The mission of the Addicted Project isn't traditional recovery -- it's the reality of recovery. It was after a 5 a.m. walk along Colfax Avenue that the concept hit him, recalls founder Joshua Robbins: People going through the process of withdrawal need to be able to express themselves creatively. And last January, the Addicted Project was born to allow that creative expression.
"I talked to a man addicted to crack," Robbins says his life-changing wander along Denver's meanest street. "Recovery isn't all about drugs and alcohol -- it is about life in general, changing the environment in which we live and universally expressing what we are going through."
When he was brand-new to recovery, Robbins explains, he had a close friend in the same situation, someone he could confide in. That friend later committed suicide, which affected how Robbins looked at traditional rehabilitation programs. He subsequently went in and out of several, but they didn't meet his needs.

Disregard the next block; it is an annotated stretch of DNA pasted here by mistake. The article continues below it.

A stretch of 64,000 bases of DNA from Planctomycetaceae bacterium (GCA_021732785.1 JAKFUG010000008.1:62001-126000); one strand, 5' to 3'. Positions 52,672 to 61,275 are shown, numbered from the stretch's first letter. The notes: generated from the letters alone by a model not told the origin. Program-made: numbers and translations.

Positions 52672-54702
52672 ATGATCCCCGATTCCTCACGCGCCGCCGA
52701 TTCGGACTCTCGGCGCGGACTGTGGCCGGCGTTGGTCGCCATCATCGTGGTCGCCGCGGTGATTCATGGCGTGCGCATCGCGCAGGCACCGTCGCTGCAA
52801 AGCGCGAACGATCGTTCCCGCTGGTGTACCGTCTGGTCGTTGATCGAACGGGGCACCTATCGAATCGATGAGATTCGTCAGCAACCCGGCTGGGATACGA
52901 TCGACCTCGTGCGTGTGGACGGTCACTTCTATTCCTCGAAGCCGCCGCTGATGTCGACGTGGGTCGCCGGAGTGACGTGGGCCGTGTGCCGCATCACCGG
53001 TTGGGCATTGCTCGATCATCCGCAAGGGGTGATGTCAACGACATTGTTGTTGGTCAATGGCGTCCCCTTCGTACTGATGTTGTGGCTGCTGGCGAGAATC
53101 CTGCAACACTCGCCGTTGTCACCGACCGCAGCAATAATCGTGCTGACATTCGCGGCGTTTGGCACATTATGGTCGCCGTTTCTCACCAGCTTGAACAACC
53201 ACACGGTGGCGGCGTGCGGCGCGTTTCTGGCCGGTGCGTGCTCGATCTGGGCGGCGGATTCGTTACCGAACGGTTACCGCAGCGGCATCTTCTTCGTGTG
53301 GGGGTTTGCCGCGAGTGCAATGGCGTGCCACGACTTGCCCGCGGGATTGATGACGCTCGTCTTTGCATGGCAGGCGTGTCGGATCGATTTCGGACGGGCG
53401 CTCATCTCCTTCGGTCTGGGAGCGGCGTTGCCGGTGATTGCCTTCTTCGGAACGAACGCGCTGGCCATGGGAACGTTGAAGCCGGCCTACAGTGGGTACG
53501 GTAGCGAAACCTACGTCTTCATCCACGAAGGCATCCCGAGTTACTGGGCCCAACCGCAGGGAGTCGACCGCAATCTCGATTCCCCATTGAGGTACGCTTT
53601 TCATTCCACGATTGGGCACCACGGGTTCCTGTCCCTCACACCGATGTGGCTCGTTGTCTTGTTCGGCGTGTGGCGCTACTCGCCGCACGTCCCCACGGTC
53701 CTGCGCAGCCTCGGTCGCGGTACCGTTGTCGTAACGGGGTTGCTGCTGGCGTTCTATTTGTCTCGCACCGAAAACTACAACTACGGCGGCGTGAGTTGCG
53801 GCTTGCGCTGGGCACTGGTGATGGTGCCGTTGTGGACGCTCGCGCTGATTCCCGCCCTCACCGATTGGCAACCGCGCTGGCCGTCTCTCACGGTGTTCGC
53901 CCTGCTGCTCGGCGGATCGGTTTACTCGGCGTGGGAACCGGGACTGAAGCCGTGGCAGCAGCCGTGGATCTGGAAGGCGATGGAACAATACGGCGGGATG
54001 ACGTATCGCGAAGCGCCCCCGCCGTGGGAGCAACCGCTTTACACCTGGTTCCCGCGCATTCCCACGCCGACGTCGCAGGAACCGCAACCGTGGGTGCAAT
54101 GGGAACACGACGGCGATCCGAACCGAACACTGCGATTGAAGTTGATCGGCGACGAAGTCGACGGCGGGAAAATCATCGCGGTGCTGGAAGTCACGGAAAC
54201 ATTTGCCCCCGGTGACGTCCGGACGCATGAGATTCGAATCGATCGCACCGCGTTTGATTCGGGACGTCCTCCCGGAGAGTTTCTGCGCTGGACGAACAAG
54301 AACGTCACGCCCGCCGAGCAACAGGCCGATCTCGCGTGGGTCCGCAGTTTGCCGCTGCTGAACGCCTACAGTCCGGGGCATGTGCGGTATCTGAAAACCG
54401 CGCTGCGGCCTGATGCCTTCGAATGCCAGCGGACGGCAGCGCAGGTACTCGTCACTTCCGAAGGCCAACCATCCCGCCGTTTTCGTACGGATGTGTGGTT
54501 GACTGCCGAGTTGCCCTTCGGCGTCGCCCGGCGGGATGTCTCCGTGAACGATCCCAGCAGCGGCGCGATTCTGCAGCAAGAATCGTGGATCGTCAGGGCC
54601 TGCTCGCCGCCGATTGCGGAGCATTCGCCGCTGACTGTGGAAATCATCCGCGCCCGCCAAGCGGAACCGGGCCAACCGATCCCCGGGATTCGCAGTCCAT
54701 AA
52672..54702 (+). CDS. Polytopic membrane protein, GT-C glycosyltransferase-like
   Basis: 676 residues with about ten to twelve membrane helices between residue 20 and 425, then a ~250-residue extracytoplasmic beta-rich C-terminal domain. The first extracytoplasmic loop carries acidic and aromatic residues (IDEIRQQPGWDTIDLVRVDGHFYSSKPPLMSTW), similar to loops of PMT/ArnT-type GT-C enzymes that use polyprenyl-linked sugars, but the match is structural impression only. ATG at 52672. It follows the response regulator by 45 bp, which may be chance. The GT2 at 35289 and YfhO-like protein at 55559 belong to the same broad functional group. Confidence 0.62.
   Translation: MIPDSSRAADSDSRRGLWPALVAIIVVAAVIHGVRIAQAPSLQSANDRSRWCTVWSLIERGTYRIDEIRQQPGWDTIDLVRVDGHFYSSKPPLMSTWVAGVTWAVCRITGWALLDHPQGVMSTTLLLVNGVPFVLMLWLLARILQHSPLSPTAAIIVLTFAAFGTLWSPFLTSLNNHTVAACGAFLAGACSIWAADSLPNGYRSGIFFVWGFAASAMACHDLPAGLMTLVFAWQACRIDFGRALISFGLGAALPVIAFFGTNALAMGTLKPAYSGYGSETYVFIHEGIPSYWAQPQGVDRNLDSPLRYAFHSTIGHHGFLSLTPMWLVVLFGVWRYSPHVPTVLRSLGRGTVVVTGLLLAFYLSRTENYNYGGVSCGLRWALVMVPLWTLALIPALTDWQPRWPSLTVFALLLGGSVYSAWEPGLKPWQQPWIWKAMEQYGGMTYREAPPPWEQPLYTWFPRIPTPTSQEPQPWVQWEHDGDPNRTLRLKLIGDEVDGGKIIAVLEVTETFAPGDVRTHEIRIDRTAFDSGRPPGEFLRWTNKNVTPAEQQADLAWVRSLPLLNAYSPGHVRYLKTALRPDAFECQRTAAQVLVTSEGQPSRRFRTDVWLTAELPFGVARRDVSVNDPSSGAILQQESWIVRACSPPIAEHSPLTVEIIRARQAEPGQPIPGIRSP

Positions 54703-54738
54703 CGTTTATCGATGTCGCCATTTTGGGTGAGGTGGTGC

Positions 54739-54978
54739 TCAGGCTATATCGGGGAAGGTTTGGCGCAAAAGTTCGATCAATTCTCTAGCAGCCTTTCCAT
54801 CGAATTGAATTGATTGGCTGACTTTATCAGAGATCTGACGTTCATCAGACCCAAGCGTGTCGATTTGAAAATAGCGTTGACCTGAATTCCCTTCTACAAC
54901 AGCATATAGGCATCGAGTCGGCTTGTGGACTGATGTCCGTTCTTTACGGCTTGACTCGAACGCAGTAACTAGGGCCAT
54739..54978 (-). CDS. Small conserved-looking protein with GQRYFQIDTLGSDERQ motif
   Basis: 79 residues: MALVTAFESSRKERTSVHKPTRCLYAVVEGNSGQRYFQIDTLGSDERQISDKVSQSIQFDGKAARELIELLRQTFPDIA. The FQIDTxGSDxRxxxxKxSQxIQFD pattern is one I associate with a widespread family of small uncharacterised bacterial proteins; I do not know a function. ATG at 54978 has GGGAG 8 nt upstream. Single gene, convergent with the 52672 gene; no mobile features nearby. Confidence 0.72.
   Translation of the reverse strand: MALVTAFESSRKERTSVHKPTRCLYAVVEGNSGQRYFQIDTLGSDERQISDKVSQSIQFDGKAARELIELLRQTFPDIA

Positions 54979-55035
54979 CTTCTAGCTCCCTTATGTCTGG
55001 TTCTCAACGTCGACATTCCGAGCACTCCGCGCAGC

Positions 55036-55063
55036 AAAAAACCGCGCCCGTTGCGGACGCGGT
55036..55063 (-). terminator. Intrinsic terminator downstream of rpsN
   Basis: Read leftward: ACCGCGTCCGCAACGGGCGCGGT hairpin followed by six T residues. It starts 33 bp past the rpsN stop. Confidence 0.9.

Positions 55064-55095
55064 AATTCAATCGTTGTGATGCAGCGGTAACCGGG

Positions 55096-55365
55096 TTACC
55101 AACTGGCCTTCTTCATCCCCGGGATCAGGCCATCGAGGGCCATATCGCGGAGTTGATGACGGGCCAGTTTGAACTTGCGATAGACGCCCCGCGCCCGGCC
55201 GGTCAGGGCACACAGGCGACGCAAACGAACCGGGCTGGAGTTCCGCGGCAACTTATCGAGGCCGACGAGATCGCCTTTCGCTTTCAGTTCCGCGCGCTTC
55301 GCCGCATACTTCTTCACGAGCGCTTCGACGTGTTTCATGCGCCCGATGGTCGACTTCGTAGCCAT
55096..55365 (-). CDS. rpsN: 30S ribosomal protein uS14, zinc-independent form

While shows like Intervention highlight the road to recovery for some, Robbins adds, most who truly need that kind of support can't afford it. This is why the rest of the population struggling with addiction needs an accurate representation of their voices, and the everyday struggle for sobriety, he explains.
Enter the Addicted Project, which Robbins founded with editor Alexis Chapman, also in recovery. The umbrella organization serves as a way to support those at any stage of addiction and recovery by providing a creative outlet.
If you like this story, consider signing up for our email newsletters.
SHOW ME HOW
You have successfully signed up for your selected newsletter(s) - please keep an eye on your mailbox, we're movin' in!
The Addicted Project exists in many forms -- a weekly podcast, a collaborative book series, a YouTube channel and, currently, the Fides Nostra Poetry contest. Fides Nostra, which means "Our Truth," is looking for work that encompasses all aspects of life's challenges -- not just struggles related to drugs and alcohol. Themes of poverty, domestic violence, rape, abuse, joblessness, homelessness and family issues are all welcome topics.
Interested poets can submit up to two pieces of work to firstname.lastname@example.org by December 1. For the contest's full rules and regulations or more information on the Addicted Project, go to www.theaddictedproject.com.